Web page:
Author(s): Evelyn Vingilis, Jane Seeley, Robert E. Mann, Patricia Erickson, Maggie Toplak, Nathan Kolla
Slidedeck Presentation Only (no paper submitted):
In some studies Attention Deficit Hyperactivity Disorder (ADHD) has been associated with increased risky driving, traffic offences and collisions. However, most studies used clinical samples. Thus, questions about the relationships among ADHD symptoms, previous diagnosis, other psychiatric symptoms, substance abuse and driving-related outcomes need to be explored.
To examine the relationships among ADHD symptoms, previous diagnosis, other psychiatric symptoms, substance abuse and driving-related outcomes among a provincially representative sample of adults 18 years and older living in the province of Ontario, Canada.
The Centre for Addictions and Mental Health (CAMH) Ontario Monitor is an ongoing repeated cross-sectional telephone survey of Ontario adults which includes validated measures: ADHD measures (Adult ADHD Self-Report Scale-V1.1, previous ADHD diagnosis, ADHD medication use); psychiatric distress (anxiety/depression) measures (General Health Questionnaire, anxiety/depression/pain medication use); antisocial behaviour measure (The Antisocial Personality Disorder Scale from the Mini-International Neuropsychiatric Interview); substance abuse (Alcohol Use Disorders Identification Test, Alcohol, Smoking and Substance Involvement Screening Test); driving-related outcomes (driving after drinking, driving after cannabis use, road rage, collisions in past year) and socio-demographics (gender, age, km travelled). This study presents statistically weighted results of a 3-year study.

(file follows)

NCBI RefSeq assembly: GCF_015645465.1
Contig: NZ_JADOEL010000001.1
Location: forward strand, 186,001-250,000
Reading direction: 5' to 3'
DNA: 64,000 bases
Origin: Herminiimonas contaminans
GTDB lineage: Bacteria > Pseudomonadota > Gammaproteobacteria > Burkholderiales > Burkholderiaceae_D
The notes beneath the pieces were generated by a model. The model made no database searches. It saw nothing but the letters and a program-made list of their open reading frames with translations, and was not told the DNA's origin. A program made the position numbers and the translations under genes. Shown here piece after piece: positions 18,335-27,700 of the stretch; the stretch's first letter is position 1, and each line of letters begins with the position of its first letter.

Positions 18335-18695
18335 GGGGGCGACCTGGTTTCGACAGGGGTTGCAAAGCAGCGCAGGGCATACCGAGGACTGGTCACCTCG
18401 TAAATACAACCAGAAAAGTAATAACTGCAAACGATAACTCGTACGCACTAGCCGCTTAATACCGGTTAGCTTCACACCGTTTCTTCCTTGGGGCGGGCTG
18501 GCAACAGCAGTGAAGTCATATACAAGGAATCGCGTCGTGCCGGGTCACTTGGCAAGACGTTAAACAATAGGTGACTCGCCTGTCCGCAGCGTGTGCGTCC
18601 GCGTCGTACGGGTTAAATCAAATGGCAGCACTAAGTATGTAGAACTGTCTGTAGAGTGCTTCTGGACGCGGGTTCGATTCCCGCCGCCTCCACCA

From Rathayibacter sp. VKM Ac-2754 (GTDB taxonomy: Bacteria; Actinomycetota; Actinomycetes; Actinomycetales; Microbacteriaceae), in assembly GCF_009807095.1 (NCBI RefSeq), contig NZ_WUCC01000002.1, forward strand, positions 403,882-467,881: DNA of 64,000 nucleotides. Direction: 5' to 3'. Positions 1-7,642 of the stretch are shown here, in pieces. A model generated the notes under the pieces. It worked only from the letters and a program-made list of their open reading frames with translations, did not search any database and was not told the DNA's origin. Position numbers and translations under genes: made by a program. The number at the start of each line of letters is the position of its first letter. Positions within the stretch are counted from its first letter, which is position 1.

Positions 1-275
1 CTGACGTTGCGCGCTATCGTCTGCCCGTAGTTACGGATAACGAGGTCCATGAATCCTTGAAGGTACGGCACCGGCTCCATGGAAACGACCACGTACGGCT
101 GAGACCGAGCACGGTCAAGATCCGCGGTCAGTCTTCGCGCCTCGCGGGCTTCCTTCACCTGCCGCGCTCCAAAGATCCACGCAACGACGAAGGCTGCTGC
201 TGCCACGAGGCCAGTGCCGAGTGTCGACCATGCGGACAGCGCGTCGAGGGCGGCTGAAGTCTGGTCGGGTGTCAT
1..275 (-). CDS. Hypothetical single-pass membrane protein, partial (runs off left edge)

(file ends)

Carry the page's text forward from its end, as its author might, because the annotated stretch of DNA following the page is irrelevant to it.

5818 Ontario residents were interviewed, with 203 (3.5%) screening positively for ADHD symptoms. Data were aggregated into ADHD+ screen/previous diagnosis (n = 33 (0.6%)); ADHD+ screen/no previous diagnosis (n = 170 (2.9%)); ADHD- screen/previous diagnosis (n = 120 (2.1%)) and ADHD- screen/no previous diagnosis (n = 5495 (94.4%)). Key results indicated that those with previous diagnosis were more likely to be male, aged 18-24 and report antisocial behaviours (ADHD+ screen/previous diagnosis = 37.9%; ADHD- screen/previous diagnosis = 9.3%). Those with current ADHD+ screen were more likely to report psychiatric distress, using prescribed anti-anxiety, anti-depressant and pain medication in last year.
Regarding driving outcomes, no between group differences were found for driving after drinking and collisions in past year. However, a higher percent of ADHD- screen/previous diagnosis respondents (8.4%) reported driving a motor vehicle within an hour of using cannabis, marijuana or hash, compared to those with ADHD+ screen/previous diagnosis (3.0%), ADHD+ screen/no previous diagnosis (2.4%) and ADHD- screen/no previous diagnosis (1.7%). Also a higher percent (26.7%) of ADHD+ screen/previous diagnosis respondents reported road rage (threatened to hurt a driver or passenger in another vehicle or threatened to damage their vehicle compared with those who screened ADHD compared to ADHD+ screen/no previous diagnosis (2.5%); ADHD- screen/previous diagnosis (4.6%) and ADHD- screen/no previous diagnosis (0.9%). Additional analyses will be conducted to control for age, gender and driving exposure and to examine more fully profiles of the four groups.
This population-based study of a representative sample of adults living in Ontario shows that when the data are aggregated into probable, possible and no ADHD some driving-related differences emerge.
More externalizing behaviours, including aggressive driving and cannabis use and driving are associated with previous ADHD diagnosis. However, these analyses are based on self-report screeners and not psychiatric diagnoses. Thus, these results should be interpreted with caution.